The first case corresponds to the setting where both \mathbb{E}[X] and \mathbb{E}[Y] are close to 0: here, we can’t really conclude anything about the ratio. The second case corresponds to the setting where \mathbb{E}[Y] is close to zero while \mathbb{E}[X] is not: here the ratio is something like C/\epsilon or -C/\epsilon where C is a big constant while \epsilon is small. The final case corresponds to the setting where both quantities are not close to zero. The Wikipedia article for Fieller’s theorem describes the confidence set using a single formula. Even though all 3 cases above are contained within this formula, I found the formula a little misleading because on the surface it looks like the confidence set is always of the form [a, b] for some real numbers a and b.

References:

  1. Fieller, E. C. (1932). The distribution of the index in a normal bivariate population.
  2. Von Luxburg, U., and Franz, V. H. (2009). A geometric approach to confidence sets for ratios: Fieller’s theorem, generalizations and bootstrap.

Count metrics and ratio metrics

In A/B testing, most of the metrics we work with fall into one of two categories: count metrics or ratio metrics. I think the naming convention can be a bit confusing; this post aims to clear up the confusion.

TLDR: I think the easiest way to distinguish between the two types of metrics is to compare the unit of analysis with the unit of randomization for the relevant A/B test.

Count metrics

For count metrics, the unit of analysis is the same as the unit of randomization. For example, if the unit of analysis is a user, count metrics would include revenue per user, clicks per user, etc. In mathematical notation, for a given randomization unit, let Y denote variable that we are interested in (revenue or clicks in the example above). The count metric we want to estimate (i.e. the estimand) is

M = \mathbb{E}[Y].

The most common way to estimate this is with the sample mean: take a random sample of randomization units (indexed by i = 1, \dots, n), get the values Y_1, \dots, Y_n, and estimate M with

\begin{aligned} \widehat{M} = \dfrac{\sum_i Y_i}{n}. \end{aligned}

Ratio metrics

For ratio metrics, the unit of analysis is at a more granular level than the unit of randomization. For example, when the unit of randomization is a user, ratio metrics would include revenue per session, clicks per page view, etc.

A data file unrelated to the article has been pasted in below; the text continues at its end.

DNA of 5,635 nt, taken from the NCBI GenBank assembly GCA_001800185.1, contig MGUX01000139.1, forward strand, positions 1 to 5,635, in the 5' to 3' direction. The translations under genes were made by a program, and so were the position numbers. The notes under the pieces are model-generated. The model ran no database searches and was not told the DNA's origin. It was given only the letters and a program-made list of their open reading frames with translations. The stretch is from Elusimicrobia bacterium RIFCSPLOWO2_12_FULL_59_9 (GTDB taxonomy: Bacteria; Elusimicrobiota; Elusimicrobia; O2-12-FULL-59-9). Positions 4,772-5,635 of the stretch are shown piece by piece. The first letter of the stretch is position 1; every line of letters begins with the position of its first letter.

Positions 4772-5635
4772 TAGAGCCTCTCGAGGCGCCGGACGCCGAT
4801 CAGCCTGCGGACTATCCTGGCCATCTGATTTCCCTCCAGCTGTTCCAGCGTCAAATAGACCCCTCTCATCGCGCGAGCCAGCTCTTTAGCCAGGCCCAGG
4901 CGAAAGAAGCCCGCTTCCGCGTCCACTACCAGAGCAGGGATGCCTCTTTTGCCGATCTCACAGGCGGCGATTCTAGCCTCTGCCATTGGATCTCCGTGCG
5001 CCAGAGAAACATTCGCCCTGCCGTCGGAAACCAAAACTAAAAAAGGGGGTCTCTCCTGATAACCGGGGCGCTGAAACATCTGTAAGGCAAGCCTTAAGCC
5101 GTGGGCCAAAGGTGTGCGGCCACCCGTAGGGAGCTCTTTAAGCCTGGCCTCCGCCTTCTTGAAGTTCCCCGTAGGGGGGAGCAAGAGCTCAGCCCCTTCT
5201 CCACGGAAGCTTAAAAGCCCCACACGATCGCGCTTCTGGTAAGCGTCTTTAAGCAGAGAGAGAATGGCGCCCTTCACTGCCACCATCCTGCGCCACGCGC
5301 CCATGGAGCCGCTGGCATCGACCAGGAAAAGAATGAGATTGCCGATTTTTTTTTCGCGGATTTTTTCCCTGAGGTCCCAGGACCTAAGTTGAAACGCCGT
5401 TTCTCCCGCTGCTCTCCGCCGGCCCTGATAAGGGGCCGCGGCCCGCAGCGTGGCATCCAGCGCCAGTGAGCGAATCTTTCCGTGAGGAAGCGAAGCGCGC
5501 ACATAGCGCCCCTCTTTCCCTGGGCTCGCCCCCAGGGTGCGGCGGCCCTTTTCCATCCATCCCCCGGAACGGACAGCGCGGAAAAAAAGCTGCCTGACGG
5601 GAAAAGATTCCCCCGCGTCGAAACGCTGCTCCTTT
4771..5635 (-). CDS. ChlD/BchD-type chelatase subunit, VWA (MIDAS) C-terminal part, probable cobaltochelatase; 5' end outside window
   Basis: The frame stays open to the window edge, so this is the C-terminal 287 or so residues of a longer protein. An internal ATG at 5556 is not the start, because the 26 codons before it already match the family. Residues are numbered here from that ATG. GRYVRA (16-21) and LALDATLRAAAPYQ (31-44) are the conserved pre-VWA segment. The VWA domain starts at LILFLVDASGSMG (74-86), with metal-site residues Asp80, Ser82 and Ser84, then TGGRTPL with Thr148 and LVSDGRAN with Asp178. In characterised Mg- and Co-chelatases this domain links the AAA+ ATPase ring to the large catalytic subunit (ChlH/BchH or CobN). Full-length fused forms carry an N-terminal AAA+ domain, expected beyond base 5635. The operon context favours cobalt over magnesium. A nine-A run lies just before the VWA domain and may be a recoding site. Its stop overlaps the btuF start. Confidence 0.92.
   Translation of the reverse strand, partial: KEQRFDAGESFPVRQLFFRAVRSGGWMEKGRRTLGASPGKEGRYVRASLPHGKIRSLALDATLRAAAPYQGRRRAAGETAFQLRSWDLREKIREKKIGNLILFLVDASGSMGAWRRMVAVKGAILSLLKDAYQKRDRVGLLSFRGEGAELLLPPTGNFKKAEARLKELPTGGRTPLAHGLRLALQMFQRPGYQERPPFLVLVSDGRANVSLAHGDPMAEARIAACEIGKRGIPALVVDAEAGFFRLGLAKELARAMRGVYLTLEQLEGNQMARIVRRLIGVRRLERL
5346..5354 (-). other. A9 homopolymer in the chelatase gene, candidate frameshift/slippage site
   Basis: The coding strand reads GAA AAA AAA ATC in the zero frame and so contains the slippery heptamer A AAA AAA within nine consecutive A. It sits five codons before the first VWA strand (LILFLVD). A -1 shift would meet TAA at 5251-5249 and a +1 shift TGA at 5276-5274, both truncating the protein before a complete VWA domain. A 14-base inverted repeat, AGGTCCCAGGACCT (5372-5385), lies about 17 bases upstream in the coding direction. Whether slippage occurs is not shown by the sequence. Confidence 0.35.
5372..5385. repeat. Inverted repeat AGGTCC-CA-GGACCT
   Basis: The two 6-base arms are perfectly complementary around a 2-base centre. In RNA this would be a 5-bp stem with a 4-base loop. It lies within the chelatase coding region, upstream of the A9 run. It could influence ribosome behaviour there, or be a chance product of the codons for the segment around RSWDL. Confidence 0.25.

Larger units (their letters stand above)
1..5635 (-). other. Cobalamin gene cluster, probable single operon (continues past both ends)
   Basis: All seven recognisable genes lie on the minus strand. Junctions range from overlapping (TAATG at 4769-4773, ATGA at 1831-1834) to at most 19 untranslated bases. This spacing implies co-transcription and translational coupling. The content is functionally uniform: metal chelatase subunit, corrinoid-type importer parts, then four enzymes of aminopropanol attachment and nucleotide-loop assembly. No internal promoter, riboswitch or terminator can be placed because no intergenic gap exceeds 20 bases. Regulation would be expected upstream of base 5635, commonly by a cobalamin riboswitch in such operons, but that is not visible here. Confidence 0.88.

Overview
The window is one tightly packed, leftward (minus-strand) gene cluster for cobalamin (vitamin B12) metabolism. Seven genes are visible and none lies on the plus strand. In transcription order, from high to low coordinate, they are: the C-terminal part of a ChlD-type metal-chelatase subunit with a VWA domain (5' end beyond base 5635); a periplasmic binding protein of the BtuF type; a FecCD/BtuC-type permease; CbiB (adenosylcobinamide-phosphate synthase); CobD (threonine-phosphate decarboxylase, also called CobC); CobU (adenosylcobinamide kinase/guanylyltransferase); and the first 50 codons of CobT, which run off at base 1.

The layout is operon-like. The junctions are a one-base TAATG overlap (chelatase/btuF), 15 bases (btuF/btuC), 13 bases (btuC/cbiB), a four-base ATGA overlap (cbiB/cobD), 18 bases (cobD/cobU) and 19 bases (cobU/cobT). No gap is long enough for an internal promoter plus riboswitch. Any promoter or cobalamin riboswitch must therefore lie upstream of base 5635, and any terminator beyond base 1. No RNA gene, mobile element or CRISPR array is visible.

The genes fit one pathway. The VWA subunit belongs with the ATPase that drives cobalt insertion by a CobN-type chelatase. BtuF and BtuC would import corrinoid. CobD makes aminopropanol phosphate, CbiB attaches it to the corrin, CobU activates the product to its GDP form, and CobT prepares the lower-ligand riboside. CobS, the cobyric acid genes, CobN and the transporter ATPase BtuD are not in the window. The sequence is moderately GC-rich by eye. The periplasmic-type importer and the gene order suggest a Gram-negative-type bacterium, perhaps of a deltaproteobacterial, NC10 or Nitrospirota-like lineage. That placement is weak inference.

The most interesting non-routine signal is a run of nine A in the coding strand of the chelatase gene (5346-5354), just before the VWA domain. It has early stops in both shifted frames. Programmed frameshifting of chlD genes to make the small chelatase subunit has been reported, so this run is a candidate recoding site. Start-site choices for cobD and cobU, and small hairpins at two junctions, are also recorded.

For a given randomization unit, let Y denote the variable we are interested in (revenue and clicks in the example above), and let Z denote the number of units of analysis for this randomization unit (sessions and page views in the example above). The ratio metric we want to estimate is

R = \dfrac{\mathbb{E}[Y]}{\mathbb{E}[Z]}.

The most common way to estimate this is to replace both the numerator and denominator with the respective sample means:

\begin{aligned} \widehat{R} = \dfrac{\sum_i Y_i / n}{\sum_i Z_i / n} = \dfrac{\sum_i Y_i}{\sum_i Z_i}. \end{aligned}

Some notes in closing

  1. Count metrics are a special case of ratio metrics with Z = 1 for all randomization units.
  2. Count metrics are easier to work with than ratio metrics because the denominators for count metrics are fixed while it is random for ratio metrics.
  3. Actually, it is not quite true that the denominators for count metrics are fixed. In practice, we often don’t specify the sample size n in advance. Rather, we run our experiment for a fixed length of time, and the sample size is simply the number of randomization units that entered the experiment during that time frame. Thus, n is really a random variable. However, in practice we just assume that n is fixed and analyze the experiment as such. (In other words, the analysis is conditional on the number of samples we got.)